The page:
Atlantic Sturgeon, Acipenser oxyrhynchus, in Chesapeake Bay

What the Maryland Department of Natural Resources
is doing to combat a dwindling population.

By Angel Bolinger and Steve Minkkinen

photo

Atlantic sturgeons are a link to the past. Their prehistoric physical attributes are a visual reminder with scutes, spines, bony plates, ventral mouth, and four barbels. Large sturgeons have been estimated to live for as long as 60 to 70 years. Historically, this anadromous species entered the Chesapeake Bay from the Atlantic Ocean and headed into tributaries to spawn. Some residents of the Chesapeake Bay Watershed have never seen or knew that Atlantic sturgeon were in the Bay. Sturgeons in the Chesapeake are now rarely seen because of overfishing, dam construction, and pollution. The caviar demand contributed to the overfishing of this species in the Chesapeake Bay area. They have been rare in the Bay since the early 1900's. Since 1993, and last amended in 1996, Maryland regulations have prohibited the catch or possession of Atlantic sturgeon except for scientific investigation.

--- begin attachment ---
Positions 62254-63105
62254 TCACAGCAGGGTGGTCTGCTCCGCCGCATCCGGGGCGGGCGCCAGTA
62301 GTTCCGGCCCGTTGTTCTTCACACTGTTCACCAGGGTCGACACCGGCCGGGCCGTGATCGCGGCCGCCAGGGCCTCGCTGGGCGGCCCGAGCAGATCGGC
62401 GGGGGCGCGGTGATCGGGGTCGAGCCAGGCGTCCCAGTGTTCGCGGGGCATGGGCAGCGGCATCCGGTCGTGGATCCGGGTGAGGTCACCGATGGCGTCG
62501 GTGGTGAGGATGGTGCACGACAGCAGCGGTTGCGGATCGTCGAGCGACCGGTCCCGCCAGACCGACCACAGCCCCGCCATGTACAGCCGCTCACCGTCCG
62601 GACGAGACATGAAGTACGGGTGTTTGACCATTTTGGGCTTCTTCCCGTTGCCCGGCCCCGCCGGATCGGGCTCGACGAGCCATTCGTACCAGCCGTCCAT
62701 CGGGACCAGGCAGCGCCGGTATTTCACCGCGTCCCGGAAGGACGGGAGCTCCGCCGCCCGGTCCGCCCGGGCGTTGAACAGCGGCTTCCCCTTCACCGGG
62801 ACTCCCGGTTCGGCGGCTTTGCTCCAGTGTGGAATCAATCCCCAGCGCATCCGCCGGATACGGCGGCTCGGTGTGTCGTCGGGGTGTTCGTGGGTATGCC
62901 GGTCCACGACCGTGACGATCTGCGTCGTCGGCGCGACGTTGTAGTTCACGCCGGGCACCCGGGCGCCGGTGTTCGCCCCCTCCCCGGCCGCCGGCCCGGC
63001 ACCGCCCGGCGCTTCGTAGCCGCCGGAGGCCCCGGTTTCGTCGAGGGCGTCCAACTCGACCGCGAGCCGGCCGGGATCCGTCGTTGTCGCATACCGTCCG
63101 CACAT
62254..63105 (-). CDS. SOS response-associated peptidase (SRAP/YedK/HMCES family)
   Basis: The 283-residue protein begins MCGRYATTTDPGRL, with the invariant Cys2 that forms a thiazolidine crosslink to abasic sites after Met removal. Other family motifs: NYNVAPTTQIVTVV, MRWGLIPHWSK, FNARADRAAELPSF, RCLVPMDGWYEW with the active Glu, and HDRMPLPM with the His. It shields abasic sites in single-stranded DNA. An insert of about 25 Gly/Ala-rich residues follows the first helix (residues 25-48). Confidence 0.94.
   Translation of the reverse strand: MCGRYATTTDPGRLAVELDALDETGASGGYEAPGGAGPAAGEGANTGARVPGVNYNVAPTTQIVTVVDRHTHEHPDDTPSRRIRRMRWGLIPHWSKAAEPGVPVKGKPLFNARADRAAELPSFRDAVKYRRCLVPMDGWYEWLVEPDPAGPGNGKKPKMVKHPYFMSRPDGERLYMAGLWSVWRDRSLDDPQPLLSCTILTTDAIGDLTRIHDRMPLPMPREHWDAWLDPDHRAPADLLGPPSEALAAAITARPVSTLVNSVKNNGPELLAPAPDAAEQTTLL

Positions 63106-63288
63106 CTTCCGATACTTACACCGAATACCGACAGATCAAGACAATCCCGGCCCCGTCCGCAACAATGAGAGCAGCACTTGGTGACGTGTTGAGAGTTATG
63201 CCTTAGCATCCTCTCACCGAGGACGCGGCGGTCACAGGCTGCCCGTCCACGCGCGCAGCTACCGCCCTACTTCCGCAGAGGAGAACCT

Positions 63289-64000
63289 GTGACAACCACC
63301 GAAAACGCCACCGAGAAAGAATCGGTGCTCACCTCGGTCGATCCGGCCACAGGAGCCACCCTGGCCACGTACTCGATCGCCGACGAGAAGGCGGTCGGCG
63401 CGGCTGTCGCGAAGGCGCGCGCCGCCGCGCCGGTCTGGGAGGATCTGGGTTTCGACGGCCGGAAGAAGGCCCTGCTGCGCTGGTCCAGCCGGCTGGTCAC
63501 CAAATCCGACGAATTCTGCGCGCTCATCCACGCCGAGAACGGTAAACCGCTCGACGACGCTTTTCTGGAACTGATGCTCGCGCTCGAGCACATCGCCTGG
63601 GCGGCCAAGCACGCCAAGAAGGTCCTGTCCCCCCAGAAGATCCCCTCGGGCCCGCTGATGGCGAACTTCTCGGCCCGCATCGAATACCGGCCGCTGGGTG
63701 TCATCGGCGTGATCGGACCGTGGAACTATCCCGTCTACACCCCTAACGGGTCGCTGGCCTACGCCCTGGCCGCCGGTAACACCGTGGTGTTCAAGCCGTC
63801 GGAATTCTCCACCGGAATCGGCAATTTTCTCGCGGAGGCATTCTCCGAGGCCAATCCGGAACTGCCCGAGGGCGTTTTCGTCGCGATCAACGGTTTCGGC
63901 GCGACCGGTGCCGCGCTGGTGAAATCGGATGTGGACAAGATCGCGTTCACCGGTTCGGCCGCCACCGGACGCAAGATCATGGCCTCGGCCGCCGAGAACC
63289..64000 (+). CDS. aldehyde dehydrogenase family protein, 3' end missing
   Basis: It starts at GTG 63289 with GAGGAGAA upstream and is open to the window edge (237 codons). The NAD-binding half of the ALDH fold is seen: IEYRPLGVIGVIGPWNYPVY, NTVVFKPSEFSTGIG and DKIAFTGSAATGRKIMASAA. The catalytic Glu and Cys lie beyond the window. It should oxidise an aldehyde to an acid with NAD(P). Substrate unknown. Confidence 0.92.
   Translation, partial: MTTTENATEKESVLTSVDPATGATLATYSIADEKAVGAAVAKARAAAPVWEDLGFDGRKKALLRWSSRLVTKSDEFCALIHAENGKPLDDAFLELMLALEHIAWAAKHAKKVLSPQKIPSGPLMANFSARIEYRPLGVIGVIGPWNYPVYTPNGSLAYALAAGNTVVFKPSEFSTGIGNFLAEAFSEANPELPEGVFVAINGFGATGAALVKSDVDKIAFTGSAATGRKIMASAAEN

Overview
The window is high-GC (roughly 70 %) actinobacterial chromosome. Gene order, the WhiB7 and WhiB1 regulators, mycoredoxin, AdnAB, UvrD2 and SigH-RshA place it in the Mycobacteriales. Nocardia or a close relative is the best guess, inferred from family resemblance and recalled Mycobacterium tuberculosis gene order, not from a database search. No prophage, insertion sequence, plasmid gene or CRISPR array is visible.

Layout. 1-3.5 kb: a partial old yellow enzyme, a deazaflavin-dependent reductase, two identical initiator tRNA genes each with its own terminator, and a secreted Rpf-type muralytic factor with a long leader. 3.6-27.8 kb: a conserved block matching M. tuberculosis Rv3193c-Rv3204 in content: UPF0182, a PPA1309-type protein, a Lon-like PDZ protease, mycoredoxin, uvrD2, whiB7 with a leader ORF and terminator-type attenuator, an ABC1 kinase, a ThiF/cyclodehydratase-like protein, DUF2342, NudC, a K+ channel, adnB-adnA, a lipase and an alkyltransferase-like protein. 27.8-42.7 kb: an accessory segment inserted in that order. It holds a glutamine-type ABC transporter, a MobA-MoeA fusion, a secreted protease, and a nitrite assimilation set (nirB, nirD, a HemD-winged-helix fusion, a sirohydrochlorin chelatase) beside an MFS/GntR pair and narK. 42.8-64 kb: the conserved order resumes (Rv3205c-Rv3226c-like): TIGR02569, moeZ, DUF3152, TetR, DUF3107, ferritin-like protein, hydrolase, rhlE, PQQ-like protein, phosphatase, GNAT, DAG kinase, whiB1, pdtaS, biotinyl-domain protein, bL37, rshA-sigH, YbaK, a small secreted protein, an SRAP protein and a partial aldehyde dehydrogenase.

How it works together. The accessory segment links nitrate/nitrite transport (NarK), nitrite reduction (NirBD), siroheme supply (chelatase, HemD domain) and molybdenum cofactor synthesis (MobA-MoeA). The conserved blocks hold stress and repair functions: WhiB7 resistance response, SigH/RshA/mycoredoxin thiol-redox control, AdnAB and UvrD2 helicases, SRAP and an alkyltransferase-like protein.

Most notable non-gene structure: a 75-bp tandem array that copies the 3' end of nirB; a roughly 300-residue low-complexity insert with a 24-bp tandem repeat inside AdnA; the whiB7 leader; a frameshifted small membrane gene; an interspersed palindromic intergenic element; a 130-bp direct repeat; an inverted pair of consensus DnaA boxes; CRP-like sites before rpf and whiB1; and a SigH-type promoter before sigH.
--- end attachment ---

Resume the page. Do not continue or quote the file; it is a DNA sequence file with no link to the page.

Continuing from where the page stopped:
Click here to learn more about sturgeon restoration in Chesapeake Bay.